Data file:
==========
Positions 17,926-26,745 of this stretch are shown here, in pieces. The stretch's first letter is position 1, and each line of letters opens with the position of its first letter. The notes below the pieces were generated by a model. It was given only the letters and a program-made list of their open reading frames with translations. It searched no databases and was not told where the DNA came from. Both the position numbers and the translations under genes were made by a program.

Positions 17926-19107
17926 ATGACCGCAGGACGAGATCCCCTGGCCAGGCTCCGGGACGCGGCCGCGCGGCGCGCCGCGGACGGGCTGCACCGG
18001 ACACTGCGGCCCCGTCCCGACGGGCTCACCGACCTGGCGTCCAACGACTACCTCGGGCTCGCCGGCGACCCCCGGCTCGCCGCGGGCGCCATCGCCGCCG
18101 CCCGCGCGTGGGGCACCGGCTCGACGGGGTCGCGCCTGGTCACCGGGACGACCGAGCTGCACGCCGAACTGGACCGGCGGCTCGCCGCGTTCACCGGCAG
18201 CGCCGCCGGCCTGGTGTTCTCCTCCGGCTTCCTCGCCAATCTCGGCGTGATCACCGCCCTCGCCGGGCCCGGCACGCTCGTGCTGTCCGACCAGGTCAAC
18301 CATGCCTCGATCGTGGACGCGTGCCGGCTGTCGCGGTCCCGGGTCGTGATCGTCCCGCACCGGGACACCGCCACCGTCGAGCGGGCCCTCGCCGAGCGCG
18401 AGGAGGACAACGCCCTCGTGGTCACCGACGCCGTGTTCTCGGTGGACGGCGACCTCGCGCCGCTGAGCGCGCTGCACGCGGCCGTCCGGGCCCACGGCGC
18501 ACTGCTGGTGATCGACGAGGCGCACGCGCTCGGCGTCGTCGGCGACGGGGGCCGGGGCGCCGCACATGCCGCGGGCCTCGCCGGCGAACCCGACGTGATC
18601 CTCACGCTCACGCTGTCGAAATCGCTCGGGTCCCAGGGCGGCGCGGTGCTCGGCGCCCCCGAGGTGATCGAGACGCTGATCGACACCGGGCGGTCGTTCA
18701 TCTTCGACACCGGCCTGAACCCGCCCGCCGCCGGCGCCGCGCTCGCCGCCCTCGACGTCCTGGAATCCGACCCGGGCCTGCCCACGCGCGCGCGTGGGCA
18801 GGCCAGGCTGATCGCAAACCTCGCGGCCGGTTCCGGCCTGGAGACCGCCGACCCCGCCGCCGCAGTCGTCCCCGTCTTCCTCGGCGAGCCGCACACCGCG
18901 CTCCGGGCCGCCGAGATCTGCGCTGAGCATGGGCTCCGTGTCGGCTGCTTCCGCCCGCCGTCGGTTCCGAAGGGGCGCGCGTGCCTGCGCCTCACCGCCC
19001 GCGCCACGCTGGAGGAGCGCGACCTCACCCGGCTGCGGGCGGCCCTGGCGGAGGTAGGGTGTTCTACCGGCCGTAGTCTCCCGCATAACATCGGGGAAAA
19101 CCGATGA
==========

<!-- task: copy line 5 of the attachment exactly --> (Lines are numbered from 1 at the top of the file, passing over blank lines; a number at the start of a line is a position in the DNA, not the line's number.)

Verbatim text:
18101 CCCGCGCGTGGGGCACCGGCTCGACGGGGTCGCGCCTGGTCACCGGGACGACCGAGCTGCACGCCGAACTGGACCGGCGGCTCGCCGCGTTCACCGGCAG